How to Remove Pollutant Particles from Your Home (5 Best Ways)

When air pollution is mentioned, we tend to think about gigantic factory chimneys with dense, smelly smoke billowing into the sky. Vehicle exhaust pipes with grey fumes are a familiar picture too.

Unfortunately, on very rare occasions do we ever think about air pollution right inside our homes. Our houses are no longer the havens that we thought they were. Recent air pollution research reports now prove that the level of indoor air pollutants is 2-5 times higher than the levels outside.

Considering that we spend 87% of our life indoors and only 7% outdoors, then it’s clear that we’ve been fighting the wrong battle. So, let’s talk about what matters most today: how to remove pollutant particles from your home.

What are the most common pollutants in indoor air?

To succeed in the struggle against indoor air pollution, you must first understand what is lurking in your air. Here are the most common pollutants in most households;

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At the household level, this is a hodgepodge of fine soil particles, skin cells, and hair. Exposure to low levels of indoor dust does not always cause health problems for most people. However, it can aggravate existing issues, such as allergies and asthma.

Volatile Organic Compounds (VOCs)

VOCs are compounds that vaporize easily at room temperature. In homes, these compounds emanate from most consumer products, including cigarettes, paint, glue, carpeting, nail polish, and burning candles.

Mold, mildew, and fungus

These seemingly identical pollutants are most prevalent in buildings with excessive moisture. Excessive indoor humidity could be as a result of leaky pipes, rainwater seeping through damaged roofs and cracked walls, and damp basements.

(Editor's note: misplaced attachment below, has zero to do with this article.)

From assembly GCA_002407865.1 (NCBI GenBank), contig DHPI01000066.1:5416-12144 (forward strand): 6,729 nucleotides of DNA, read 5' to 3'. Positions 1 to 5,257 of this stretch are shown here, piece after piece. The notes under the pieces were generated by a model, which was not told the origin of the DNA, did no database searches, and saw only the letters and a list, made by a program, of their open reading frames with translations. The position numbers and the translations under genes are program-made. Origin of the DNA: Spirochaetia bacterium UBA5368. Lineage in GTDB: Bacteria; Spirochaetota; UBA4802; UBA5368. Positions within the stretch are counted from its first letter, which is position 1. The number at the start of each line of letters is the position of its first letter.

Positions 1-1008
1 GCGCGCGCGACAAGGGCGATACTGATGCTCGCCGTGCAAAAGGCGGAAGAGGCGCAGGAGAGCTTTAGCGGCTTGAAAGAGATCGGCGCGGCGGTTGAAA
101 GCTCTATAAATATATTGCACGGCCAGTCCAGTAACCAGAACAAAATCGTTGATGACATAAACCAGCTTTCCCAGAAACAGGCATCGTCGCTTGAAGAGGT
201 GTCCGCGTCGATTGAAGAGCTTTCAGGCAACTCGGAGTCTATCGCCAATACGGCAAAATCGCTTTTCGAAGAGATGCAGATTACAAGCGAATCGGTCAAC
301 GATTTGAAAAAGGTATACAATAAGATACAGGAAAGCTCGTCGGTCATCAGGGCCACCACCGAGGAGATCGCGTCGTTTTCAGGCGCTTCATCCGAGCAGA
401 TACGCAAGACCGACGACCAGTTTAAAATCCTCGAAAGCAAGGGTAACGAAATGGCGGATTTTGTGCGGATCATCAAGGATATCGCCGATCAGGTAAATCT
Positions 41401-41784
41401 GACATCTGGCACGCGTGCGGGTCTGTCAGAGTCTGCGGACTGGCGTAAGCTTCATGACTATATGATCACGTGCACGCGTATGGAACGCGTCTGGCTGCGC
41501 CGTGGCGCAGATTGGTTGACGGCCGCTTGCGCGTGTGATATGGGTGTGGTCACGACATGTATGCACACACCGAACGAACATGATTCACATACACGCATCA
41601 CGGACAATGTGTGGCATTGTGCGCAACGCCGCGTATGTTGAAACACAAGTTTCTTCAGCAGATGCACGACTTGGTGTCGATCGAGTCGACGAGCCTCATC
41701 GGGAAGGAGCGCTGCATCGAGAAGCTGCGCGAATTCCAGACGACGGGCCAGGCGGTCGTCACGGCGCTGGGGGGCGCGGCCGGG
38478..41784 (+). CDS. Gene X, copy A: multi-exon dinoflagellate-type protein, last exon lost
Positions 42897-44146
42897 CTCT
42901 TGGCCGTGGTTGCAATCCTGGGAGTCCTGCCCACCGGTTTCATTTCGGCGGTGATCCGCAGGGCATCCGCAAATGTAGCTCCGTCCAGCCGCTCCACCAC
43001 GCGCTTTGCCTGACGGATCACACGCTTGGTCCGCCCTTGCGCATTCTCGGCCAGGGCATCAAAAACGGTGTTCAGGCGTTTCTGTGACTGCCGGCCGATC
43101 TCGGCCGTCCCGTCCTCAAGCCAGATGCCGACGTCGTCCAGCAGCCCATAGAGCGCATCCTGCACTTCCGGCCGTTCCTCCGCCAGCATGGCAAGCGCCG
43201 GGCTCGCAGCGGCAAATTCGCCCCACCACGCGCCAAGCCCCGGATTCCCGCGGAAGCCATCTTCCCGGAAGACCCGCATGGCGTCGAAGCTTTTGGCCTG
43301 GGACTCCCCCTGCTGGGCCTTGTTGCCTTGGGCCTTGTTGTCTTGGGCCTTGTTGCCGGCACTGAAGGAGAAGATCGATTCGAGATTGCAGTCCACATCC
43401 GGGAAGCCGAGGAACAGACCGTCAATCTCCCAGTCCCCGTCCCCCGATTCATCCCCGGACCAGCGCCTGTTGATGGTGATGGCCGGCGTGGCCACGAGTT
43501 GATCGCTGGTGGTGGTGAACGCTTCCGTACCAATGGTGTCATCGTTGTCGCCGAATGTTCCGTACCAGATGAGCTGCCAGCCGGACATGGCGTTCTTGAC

Smoke and smoke smell in a home can be as a result of smoking cigarettes and pipe inside the house. It can also come from burning candles and fuel-powered internal combustion appliances, such as water heaters.

Ozone (03)

At ground level, ozone can have devastating impacts on our health. It can lead to irritation and inflammation of the nose, eyes, and throat, besides increasing our vulnerability to respiratory infections. The level of ozone in indoor air is highest during summer months more so in the afternoons and evenings.

How do you get rid of pollutant particles from your home?

1. Invest in an air purifier

The best air purifiers are indispensable tools if you are struggling with indoor air contamination. As the name suggests, these appliances are engineered purposely to capture and remove pollutant particles lurking in the air. In general, air purifiers can remove dust, pet dander, pollen, mold spores, mildew, bacteria, viruses, VOCs, smells, and even smoke.

Now, not any other air purifier will remove all the pollutants above. So, consider the type of filter used on the air purifier and ensure that it’s perfect for the irritants in your indoor air.

Another critical aspect to consider when choosing an air purification device is its high clean air delivery rate score (CADR). This is an essential numerical value that shows the speed at which a particular air purifier can clean your room.